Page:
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Tripoli forces push opponents back slightly south of Libyan capital

Tripoli forces push opponents back slightly south of Libyan capital

At least 205 people have been killed and more than 900 wounded in the battle for control of the Libyan capital Tripoli, the World Health Organization said Thursday.

"In the past week, WHO Libya specialized emergency medical teams in frontline hospitals handled 89 major and 63 surgeries".

Fighting erupted on April 5, pitting the self-styled Libyan National Army, led by commander Khalifa Hifter and aligned with a rival government in the east, against militias affiliated with Tripoli's United Nations -supported government.

As a result of Haftar's offensive, in April the USA military withdrew a small number of troops from Libya that had been performing diplomatic and counter-terrorism missions against ISIS, citing "increased unrest in Libya".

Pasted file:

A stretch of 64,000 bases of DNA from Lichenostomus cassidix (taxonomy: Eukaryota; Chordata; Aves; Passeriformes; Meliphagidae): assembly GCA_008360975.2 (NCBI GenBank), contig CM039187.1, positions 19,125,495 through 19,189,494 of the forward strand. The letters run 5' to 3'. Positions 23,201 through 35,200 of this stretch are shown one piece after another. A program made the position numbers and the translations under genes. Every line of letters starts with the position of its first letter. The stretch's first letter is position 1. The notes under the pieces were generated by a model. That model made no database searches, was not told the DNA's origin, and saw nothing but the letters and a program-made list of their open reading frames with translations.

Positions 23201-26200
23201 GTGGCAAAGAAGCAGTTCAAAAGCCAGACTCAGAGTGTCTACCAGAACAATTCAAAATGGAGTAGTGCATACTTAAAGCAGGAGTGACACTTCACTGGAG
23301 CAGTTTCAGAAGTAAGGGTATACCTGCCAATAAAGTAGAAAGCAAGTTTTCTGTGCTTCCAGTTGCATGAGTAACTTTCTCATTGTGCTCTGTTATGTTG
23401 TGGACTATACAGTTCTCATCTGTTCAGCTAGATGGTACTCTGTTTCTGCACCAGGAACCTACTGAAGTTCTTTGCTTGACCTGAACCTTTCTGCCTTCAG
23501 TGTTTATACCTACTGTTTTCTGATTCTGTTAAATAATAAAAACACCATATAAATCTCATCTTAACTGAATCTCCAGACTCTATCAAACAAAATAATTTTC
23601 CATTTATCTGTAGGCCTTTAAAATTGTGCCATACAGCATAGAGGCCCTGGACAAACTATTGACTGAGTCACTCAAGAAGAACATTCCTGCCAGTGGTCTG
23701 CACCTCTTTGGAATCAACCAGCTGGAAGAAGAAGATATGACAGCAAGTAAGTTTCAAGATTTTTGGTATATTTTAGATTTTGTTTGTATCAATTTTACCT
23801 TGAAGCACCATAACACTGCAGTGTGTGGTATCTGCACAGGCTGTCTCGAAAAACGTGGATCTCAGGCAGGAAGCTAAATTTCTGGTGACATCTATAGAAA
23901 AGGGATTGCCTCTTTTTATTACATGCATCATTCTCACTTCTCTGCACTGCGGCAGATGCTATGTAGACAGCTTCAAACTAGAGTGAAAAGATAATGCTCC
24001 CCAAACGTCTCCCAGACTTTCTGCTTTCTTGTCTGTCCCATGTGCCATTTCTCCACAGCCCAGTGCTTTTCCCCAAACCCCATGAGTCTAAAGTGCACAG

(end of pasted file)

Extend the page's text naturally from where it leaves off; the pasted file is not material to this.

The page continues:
Residents of the city said they could hear sustained rocket and artillery fire in several districts of Tripoli on Saturday, after several days of stalemate on the ground.

Residents counted several missile strikes, one of which apparently hit a military camp of forces loyal to Tripoli in the Sabaa district in the south of the capital, scene of the heaviest fighting between the rival forces.

A White House statement on Friday also said "the two discussed a shared vision for Libya's transition to a stable, democratic political system".

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Observers saw Trump's words of praise for the strongman as evidence of U.S. support that explains Haftar's determination to pursue his offensive to seize Tripoli.

Gen Haftar, a former army officer, was appointed chief of the LNA in 2015 under an earlier, internationally recognised government based in Tobruk.

On Thursday, the USA and Russian Federation opposed a UN ceasefire bid that was backed by the United Kingdom, France and Germany.

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Haftar launched an offensive on April 4 against Tripoli, where the UN-recognised GNA is based.

In the following days, the council was unable, however, to issue a more formal statement, diplomats said, as Russian Federation objected to a reference to the LNA, while the United States said it could not agree to a text that did not mention Haftar's forces. He has led previous campaigns against Islamic militants and other rivals in eastern Libya, and has received support from the United Arab Emirates, Egypt, Russia and France.